Why Sole Flatness?
Convex (bulging out) and concave (hollowed out) soles will cause uneven cut depths and skipping and chattering. For a convex shape, the plane rocks front to back and/or side to side. A concave shape will cause heavier cuts at the start and end of a surface, and possibly no cut in the middle. Different amounts of downward hand pressure can affect each stroke causing more confusion. Even with a very flat sole varying downward pressure will affect the cut. Reduce the variables as much as possible. A smoother should be FLAT – ideally within 0.0005”; a jointer within 0.002-0.003”; a jack within ~0.005”. The flatter the better. Not the entire surface but the areas hilited in the picture:
You can see the faint remnants of magic marker used to measure progress.
How To Get Sole Flatness
Check the sole with a straight edge with a light behind it. I use the ruler from a carpenter’s square, but anything perfectly straight works – the thinner the better. Also, mark the sole with a magic marker and stroke the plane on sandpaper on a flat surface without much downforce. I use plate glass glued to masonite fiber board that is 22” long x 9” wide – 2 sheets of sandpaper just fit. Tables for saws and jointers work, I just don’t like having to remove the sandpaper and clean up the table to use the machine. I leave paper attached to the glass for various lapping activities. A light spray of aerosol adhesive at each end of the sandpaper holds it to the glass. I have found a resin coated type sandpaper is best – similar to sanding belts and just as effective.
The primary concern is flatness, not smoothness or surface finish. If you want to polish the sole to a mirror shine, it won’t hurt anything, but I don’t find it helps. After planing a few boards the sole gets scratched up anyway. I start with 50-60 grit paper, and maybe work up to 120. Anything beyond that looks better, but doesn’t help friction after the sole is waxed. I use furniture paste wax with no silicone. During use I use a crayon, paraffin, or a candle to wax the sole. Some use feeler gauges to check flatness. I find that if the magic marker is getting removed fairly evenly by the sandpaper (see pic above), a 0.0005” feeler gauge won’t fit.
It is important to clamp, or wedge, the blade in place just as it will be in use, but retracted from contact (~0.020” or so) with the sandpaper. All handles should be in place and tight. The points of contact with the plane body do create stress and cause the sole to move. I find holding the tote to push and pull, and using my other hand to apply downward pressure in different spots, depending on where the high spots are, works best. I will apply significant downward pressure initially if quite a bit needs to come off, and let up on the pressure as the sole starts to flatten out. Check the sole often with the straight edge so you know you are addressing the correct area. I’ll finish the flattening (and all smoothing/polishing steps) applying light downward pressure, just like planing. I use a shop vac with a brush tip to vacuum the iron dust and loose abrasive particles every few minutes. I have had to spend several hours to get a flat sole, but that was because I didn’t use aggressive enough grit to start. I will usually mark the sole and make a few passes at 120, then decide how aggressive of a grit will be needed.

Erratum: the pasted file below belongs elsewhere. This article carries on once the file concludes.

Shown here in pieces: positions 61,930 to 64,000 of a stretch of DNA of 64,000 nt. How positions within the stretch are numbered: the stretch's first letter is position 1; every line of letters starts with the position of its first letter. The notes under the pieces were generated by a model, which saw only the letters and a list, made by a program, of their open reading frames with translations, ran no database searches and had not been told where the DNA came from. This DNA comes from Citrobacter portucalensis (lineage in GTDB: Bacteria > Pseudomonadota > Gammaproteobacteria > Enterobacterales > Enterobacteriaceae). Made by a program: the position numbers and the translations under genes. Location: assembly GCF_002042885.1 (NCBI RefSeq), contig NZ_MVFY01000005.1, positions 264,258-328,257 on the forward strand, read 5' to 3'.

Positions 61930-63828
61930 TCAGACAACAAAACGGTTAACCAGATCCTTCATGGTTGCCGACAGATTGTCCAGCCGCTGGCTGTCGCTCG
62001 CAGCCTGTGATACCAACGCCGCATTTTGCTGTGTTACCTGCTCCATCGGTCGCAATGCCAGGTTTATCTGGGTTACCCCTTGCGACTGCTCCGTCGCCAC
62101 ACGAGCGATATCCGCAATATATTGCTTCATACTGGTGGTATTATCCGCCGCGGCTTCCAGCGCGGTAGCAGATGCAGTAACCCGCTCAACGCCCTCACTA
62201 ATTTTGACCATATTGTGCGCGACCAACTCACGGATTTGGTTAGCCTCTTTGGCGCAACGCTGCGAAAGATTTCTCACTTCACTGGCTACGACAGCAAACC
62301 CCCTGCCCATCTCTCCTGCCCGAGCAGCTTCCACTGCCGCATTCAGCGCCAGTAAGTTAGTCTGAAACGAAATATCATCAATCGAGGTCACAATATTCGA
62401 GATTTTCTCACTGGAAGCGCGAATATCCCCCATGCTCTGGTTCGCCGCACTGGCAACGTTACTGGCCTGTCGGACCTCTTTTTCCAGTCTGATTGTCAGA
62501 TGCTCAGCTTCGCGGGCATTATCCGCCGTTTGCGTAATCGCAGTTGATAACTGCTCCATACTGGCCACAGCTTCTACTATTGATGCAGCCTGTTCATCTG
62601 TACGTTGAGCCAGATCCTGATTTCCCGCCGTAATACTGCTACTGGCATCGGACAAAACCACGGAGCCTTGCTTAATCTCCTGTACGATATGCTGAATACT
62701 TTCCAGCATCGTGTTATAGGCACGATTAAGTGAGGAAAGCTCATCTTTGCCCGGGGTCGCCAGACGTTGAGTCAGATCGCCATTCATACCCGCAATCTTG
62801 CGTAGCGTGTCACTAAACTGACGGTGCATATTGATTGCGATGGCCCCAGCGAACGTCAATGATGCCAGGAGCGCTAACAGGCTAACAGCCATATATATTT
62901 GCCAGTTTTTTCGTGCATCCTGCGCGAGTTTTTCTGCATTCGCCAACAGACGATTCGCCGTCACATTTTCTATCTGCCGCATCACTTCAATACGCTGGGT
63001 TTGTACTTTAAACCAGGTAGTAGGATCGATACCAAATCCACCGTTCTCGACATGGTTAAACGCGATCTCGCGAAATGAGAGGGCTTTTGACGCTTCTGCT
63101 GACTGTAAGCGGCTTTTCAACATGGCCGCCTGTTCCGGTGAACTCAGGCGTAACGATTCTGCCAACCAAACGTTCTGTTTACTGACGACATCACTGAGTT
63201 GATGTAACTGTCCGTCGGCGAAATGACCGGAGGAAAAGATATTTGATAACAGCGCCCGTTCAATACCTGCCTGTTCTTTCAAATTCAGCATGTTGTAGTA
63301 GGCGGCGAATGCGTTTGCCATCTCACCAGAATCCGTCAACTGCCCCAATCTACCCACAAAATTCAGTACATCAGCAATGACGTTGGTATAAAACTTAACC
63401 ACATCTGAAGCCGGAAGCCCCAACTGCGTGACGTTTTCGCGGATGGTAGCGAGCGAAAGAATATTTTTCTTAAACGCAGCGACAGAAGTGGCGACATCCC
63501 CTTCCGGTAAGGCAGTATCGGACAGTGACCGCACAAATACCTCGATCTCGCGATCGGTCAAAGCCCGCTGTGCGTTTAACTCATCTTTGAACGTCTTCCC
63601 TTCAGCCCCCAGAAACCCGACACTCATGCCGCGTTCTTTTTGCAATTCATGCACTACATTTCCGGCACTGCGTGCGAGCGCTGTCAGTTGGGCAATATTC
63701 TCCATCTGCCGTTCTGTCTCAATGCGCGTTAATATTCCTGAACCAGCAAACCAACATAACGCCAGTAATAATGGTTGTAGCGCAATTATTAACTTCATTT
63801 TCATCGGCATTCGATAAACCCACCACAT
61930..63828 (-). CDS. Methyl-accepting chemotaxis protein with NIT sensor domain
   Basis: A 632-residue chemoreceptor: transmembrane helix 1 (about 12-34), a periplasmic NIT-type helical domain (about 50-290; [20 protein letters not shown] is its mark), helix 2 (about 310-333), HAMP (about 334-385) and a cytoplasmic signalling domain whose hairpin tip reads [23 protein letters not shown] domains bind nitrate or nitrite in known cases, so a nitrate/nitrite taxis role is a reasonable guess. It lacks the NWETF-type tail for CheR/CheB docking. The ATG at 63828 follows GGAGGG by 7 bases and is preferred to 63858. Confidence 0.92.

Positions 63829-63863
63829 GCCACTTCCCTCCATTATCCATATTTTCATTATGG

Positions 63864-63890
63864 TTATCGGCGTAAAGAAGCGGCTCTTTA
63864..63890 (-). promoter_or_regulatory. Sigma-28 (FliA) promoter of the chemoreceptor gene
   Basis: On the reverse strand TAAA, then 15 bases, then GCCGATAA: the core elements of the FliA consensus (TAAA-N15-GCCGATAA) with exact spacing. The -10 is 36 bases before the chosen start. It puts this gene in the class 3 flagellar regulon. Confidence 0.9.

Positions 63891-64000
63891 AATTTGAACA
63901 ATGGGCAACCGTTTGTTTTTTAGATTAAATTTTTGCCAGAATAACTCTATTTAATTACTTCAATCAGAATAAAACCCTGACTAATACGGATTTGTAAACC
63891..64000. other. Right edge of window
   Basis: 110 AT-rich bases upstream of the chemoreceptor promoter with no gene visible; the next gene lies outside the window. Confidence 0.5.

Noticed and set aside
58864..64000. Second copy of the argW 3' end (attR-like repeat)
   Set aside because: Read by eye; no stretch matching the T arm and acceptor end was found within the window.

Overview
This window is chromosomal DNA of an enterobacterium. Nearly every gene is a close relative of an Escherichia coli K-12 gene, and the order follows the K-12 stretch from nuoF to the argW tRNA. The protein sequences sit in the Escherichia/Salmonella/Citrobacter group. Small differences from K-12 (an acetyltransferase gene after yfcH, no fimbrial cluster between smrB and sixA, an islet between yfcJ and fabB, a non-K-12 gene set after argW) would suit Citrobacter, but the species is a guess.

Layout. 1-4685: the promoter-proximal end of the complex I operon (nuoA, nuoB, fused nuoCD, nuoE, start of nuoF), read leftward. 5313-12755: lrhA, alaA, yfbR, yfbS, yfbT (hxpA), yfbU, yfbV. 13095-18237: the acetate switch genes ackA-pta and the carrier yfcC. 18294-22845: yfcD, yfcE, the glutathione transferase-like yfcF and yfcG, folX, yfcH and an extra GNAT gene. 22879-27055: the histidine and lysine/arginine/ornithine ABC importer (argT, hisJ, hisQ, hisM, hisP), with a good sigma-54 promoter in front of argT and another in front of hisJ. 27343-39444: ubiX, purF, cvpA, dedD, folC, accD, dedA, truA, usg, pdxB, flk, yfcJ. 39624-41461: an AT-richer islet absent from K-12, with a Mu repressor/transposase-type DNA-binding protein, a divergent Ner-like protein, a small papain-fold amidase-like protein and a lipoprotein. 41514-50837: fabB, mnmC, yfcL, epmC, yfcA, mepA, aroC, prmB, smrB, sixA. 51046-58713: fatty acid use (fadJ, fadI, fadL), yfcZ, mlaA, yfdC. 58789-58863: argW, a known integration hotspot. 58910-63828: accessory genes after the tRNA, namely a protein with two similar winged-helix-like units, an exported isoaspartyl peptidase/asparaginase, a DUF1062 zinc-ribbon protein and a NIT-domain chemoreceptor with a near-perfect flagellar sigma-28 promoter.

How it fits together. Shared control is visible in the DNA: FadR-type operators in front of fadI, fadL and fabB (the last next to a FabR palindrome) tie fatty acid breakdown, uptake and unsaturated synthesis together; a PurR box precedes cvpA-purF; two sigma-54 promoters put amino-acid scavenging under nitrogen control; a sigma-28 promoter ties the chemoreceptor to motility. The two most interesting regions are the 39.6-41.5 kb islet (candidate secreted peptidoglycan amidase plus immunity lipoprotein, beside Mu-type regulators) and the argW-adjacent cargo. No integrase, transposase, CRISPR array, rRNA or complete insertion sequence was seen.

The edges of the plane sole need to be rounded or tapered a bit (front, back, each side) so the sole doesn’t hit a sharp edge in the wood and stop (such as the misalignment of board edges in a panel glue up) and the sides can glide over sharp edges when skewing the plane. If the sole has fairly sharp corners, I’ll use a file to break the edge and round it over to about 30°. Starting with 120 paper, I hold the plane at different angles over to about 30° as I stroke it on the paper, and sand the ends by hand. It is not a lot of material removal.
I have used large granite inspection tables at work to flatten soles, and find they do not work any better than the glass/masonite setup. The glass does need to be supported on a fairly flat surface for the entire length, such as a workbench. It will bend if not supported. The 22” length will handle up to a #5 length. Longer planes like a #7 or #8 will need a longer surface. You do not want each end extending off the sandpaper more than an inch or so as you stroke it through, as it will cause a concave surface.